Evidence Informed Practice

Evidence-informed practices use the best available research and practice knowledge to guide program design and implementation. This informed practice allows for innovation while incorporating the lessons learned from the existing research literature. Ideally, evidence-based and evidence-informed programs and practices should be responsive to families' cultural backgrounds, community values, and individual preferences. (credit Child Welfare Information Gateway).

Our agency believes in grounding our services in knowledge, promoting critical thinking and applying interventions that are research based.   

What we are doing:

  1. Networks

    We have developed networks within our agency to build on our knowledge and practice wisdom in specific areas and to create community links.  Our networks include areas of focus in:  domestic violence, high risk infants, substance use, mental health, adolescents, neglect and sexual abuse. 

  2. Conferencing

    A respectful process for families to come together with their support persons, community service providers and CAS worker. The objective is to reach mutual agreement on what needs to happen or what steps need to be taken to keep children safe and families strong.

     The process involves an open discussion of family strengths and child protection concerns, while respecting cultural and religious differences. The goal is to develop solutions that meet the needs of the child and family.

     It is a voluntary process that is of benefit to the family because it honors their own decision making abilities.

    We bring together workers, family, support networks and community professionals for case conferences to plan together for the children and youth we serve. 

  3. Journal Club

    With professional topics of interest, book and journal club encourages diverse thinking and opinions among child welfare professionals, in an alternative format. 

  4. Data

    How is data used in child welfare?

    To conduct program evaluations, influence policy, and to inform advocacy strategies.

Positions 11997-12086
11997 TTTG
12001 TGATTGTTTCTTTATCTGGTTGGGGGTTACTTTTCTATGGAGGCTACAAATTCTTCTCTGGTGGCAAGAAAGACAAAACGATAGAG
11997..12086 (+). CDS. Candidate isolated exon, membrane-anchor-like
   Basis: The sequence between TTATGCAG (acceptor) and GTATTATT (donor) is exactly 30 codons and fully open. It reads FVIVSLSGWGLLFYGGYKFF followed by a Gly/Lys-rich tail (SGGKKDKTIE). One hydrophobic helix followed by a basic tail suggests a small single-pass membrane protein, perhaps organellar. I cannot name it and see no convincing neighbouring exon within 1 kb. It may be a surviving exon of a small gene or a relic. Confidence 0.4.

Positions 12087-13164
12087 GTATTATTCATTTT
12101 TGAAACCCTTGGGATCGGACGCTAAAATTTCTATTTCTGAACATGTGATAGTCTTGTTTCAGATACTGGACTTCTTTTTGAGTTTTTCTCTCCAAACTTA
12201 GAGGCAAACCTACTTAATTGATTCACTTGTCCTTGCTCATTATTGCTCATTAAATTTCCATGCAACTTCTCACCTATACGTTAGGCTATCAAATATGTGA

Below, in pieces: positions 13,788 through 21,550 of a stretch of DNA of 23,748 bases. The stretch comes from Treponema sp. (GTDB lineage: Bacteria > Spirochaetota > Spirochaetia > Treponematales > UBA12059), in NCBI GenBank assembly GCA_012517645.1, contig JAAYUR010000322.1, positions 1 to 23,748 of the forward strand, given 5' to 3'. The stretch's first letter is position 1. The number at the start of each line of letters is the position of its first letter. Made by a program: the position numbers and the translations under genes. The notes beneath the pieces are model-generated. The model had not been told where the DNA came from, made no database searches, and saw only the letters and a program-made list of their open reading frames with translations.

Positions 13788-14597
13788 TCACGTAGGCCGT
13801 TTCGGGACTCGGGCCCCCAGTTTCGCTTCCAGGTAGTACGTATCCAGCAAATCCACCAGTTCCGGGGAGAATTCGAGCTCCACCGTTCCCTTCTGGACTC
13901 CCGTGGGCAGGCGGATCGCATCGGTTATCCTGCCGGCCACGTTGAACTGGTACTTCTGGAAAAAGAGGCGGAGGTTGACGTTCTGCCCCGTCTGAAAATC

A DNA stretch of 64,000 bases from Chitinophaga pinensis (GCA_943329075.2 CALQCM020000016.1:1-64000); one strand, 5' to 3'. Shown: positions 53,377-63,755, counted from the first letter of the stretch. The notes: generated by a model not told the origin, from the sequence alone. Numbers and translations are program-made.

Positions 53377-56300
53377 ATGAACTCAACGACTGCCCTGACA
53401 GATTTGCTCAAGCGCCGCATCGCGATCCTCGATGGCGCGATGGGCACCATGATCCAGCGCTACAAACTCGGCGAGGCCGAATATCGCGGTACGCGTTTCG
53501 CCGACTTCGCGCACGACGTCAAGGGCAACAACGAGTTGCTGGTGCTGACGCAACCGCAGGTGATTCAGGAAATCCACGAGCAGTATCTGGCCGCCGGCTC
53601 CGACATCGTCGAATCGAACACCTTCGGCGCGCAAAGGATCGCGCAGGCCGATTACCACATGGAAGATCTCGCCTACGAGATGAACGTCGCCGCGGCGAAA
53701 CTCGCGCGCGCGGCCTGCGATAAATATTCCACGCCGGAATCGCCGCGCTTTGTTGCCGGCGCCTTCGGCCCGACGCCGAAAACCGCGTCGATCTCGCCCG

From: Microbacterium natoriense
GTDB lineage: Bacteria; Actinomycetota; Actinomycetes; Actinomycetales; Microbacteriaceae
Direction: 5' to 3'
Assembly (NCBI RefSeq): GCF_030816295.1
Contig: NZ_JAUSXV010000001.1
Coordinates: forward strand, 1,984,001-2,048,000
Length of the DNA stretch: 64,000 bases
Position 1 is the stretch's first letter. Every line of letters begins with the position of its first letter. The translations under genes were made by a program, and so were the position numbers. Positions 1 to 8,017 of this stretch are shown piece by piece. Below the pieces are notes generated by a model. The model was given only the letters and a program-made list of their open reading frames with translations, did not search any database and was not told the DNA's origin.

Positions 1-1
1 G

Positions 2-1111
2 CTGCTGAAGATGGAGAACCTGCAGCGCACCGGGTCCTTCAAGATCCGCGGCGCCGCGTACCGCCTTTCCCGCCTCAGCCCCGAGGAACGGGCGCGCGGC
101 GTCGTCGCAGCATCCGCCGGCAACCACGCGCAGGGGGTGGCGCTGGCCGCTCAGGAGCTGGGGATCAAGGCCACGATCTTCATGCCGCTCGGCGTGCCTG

Some examples of Ontario service data that are publicly available are:

    The Ontario Looking After Children project (OnLAC):

    Children’s Aid Societies have been providing data to the OnLAC database, housed at the University of Ottawa, since 2000. The data come from the detailed assessment that CAS workers fill out for each child who has been in care for more than a year, and covers health, education, identity, family and social relationships, social presentation, emotional and behavioural development, and self-care skills. This data is used by Children’s Aid Societies to inform strategies for improvement. To read the OnLAC summary report for Year 16 (January 1, 2016 – December 31, 2016) click here.

    Ontario Incidence Study of Reported Child Abuse and Neglect (OIS):

    The University of Toronto Factor-Inwentash Faculty of Social Work conducts the Ontario Incidence Study every five years. This study examines the incidences of substantiated maltreatment at Children’s Aid Societies. There have been five cycles of the study, conducted in 1993, 1998, 2003, 2008, and 2013. These studies can be accessed through the Canadian Child Welfare Research Portal which provides access to up-to-date research on Canadian child welfare programs. (credit OACAS)

  5. PART membership

PART (Practice and Research Together) is a Canadian membership-based knowledge translation organization. PART’s core function is to distill and disseminate practice-relevant research findings to child welfare practitioners including child welfare practitioners, supervisors, senior leaders, and foster caregivers. PART promotes the use of research through evidence-informed practice by producing a variety of innovative resources including: literature reviews, webinars, large scale conferences, practice guidebooks, and electronic access to research and academic journals. PART also provides support to individual member agencies as they implement evidence-informed practice. (credit PART)


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